John Kapoor, the founder of US drug maker Insys, was sentenced to five and a half years in prison on Thursday for helping fuel America’s deadly opioid crisis.
The 76-year-old became the first owner of a pharmaceutical company to go to prison over the crisis that has killed tens of thousands of Americans.
Kapoor was convicted in May of an elaborate scheme that saw Insys pay doctors money to prescribe the company’s addictive painkiller Subsys to patients who didn’t need it.
He was found guilty of criminal conspiracy, along with four other former executives of the Arizona-based firm, following a 10-week trial in Boston.
In 2017, President Donald Trump declared the opioid crisis a national public health emergency.
Almost 400,000 people have died from overdoses involving prescription or illicit opioids over the past two decades, according to the Centers for Disease Control and Prevention.
Nearly 48,000 people died in 2017 alone from opiate overdose.
To increase sales of their fentanyl spray Subsys, a painkiller 50 to 100 times stronger than morphine, Insys executives set up a system of large-scale bribes.
Between 2012 and 2015, they paid health professionals to prescribe large quantities of the highly addictive drug, which was approved to alleviate severe pain in terminal cancer patients.
Doctors were encouraged to recommend the spray to patients who did not need it and also in excessive doses.
Officially, the bribes were paid as fees to doctors speaking at seminars for health professionals to praise the benefits of the drug.
The company’s aggressive marketing tactics reportedly also included sales representatives making a rap video to promote the drug.
In some years, Insys paid more than $10 million in bribes in this way. The heads of the firm also set up a scheme to mislead health insurance companies to reimburse patients for the costs of the drug.
According to Insys’ annual report, Subsys sales reached $329.5 million in 2015.
The group went public in 2013. Kapoor resigned from the board in October 2017, a few days after his indictment.
William Barr promotes Christian tyranny in latest speech
I’ve said it before, and if you’re reading this, you’ve very likely heard the same thing darkly muttered among liberals and progressives if you haven’t said it yourself: I never thought anything could possibly make me miss Attorney General Jefferson Beauregard Sessions III. And yet, with his willingness to throw away our norms, checks, and balances, to politicize the Justice Department, to sacrifice the rule of law itself on the altar of Trump—current Attorney General William Barr has done it. As authoritarian as he was, invoking Romans 13 to defend the Trump administration’s indefensibly inhumane policy of caging children separated from their asylum-seeking parents, Sessions had at least enough genuine concern for the rule of law to recuse himself from the Mueller investigation, against the tweeter-in-chief’s explicit wishes.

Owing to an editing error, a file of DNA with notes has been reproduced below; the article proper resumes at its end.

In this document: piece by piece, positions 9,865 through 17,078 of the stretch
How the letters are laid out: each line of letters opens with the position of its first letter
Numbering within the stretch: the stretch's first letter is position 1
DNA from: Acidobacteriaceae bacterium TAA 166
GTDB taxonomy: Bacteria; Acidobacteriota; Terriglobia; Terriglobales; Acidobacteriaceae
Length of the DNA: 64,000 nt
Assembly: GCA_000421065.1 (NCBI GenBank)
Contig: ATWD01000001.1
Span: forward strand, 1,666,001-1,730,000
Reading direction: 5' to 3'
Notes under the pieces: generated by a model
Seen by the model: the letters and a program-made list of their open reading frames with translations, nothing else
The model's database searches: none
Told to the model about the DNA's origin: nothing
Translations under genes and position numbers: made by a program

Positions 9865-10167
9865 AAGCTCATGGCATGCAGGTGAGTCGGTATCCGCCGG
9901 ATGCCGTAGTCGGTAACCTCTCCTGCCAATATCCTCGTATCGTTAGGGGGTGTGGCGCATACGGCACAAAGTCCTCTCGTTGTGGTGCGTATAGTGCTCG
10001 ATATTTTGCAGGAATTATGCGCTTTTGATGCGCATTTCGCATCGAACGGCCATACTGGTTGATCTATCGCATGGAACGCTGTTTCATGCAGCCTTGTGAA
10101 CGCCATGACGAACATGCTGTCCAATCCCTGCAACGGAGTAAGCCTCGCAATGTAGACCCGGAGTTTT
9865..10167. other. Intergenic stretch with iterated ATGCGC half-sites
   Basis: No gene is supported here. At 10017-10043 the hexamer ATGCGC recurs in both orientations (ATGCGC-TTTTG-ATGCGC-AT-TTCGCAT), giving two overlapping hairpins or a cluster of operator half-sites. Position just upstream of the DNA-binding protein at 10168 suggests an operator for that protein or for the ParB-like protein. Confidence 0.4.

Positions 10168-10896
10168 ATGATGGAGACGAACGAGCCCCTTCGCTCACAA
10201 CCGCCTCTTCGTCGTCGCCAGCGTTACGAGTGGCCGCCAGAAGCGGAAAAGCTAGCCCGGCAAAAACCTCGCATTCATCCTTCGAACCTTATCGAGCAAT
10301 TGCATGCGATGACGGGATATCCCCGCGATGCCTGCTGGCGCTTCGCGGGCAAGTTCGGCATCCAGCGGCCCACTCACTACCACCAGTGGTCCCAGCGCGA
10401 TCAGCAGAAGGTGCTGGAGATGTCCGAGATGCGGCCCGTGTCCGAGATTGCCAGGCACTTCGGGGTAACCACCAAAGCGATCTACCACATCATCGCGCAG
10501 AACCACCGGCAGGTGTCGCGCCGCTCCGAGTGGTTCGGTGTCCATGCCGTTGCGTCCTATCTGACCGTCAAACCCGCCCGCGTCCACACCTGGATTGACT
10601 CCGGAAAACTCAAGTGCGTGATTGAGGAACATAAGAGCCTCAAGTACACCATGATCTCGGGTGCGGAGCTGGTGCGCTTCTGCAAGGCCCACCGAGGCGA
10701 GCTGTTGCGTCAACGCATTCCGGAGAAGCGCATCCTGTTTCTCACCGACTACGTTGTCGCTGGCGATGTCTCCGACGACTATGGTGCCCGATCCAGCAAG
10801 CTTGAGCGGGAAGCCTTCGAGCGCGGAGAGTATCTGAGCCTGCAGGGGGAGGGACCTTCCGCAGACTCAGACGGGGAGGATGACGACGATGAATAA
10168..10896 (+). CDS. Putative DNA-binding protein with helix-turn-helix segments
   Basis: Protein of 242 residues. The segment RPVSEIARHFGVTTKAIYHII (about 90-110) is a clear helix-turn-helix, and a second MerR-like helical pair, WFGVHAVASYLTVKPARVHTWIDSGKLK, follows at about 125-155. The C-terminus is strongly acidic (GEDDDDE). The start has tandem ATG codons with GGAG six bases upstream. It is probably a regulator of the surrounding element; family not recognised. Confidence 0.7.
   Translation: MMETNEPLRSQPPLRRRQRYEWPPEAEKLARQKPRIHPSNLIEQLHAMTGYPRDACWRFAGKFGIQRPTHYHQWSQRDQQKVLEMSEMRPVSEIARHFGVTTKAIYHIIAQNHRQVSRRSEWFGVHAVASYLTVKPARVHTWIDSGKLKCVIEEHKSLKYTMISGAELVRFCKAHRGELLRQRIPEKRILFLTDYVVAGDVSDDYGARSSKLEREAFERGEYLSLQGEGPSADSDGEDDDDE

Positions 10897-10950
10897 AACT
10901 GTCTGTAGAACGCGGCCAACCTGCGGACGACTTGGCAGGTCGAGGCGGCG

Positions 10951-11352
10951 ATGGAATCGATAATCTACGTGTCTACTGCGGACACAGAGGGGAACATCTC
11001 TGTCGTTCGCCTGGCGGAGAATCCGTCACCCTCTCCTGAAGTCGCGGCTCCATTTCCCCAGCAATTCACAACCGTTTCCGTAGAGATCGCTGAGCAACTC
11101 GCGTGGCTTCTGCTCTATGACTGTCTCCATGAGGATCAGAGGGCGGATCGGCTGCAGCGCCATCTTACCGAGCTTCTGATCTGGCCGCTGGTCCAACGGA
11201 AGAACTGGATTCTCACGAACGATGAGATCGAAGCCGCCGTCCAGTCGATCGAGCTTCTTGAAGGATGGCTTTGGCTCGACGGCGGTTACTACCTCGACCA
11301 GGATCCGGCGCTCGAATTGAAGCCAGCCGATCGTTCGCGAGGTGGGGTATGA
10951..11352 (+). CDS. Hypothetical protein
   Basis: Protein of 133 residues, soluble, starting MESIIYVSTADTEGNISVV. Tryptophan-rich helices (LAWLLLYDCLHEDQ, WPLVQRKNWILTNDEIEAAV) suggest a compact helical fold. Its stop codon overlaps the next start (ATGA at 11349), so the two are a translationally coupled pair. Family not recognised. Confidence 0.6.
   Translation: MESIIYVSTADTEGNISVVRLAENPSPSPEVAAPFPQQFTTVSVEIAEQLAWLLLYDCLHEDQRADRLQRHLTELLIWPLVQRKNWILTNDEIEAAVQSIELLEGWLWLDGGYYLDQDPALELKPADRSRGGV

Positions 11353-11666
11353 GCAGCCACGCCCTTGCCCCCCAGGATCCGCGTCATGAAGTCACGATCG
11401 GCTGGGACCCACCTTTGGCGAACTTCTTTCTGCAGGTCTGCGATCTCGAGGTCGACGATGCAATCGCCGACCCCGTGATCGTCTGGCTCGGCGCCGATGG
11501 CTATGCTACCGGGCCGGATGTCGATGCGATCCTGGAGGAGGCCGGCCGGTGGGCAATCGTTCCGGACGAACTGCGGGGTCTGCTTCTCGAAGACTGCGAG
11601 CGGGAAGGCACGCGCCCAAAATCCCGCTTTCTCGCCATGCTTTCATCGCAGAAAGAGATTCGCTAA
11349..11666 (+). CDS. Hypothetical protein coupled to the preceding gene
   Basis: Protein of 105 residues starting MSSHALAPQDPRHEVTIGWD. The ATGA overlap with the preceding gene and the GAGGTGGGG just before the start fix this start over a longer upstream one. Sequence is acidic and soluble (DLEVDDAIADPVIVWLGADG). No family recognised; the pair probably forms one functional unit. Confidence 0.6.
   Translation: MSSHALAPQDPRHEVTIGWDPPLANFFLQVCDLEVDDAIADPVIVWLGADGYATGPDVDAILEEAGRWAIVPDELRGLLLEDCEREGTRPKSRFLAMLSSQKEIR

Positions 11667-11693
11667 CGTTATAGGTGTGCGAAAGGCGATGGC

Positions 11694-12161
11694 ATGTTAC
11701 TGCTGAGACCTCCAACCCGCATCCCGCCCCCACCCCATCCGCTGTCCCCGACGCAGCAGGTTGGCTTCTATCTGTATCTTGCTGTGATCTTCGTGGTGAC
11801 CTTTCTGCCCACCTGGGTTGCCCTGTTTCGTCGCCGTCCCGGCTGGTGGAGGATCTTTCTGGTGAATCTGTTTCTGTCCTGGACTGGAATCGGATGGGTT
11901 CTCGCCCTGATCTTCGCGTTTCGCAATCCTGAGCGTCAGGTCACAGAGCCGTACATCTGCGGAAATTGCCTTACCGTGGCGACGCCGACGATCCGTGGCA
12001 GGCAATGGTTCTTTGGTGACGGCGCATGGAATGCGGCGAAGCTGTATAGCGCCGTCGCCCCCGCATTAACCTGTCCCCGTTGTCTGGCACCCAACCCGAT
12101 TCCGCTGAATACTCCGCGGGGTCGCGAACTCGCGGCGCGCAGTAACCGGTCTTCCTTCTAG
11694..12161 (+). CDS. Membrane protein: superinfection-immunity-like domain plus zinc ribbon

How Trump’s minions poisoned Washington
What would you do if Trump defender and Oscar-winning actor Jon Voight called you, mistakenly believing you were Treasury Secretary Steve Mnuchin, and shared his ideas to help President Trump win re-election? Would you let him talk or inform him he had the wrong number? How would you react if Rudy Giuliani suddenly texted you, claiming he was being held hostage on an airplane by Robert Mueller, who wouldn't release him until he ratted out Trump? Would you laugh it off or write about it?
This article first appeared on Salon.
Suspected ‘community transmission’ of coronavirus in third West Coast state: report
Doctors in two more states reported suspected "community transmission" of coronavirus on Saturday.
The first reported case occurred in California. The second case in California was reported on Friday.
Then Oregon reported their first suspected coronavirus victim, an elementary school employee thought to be another case of community transmission.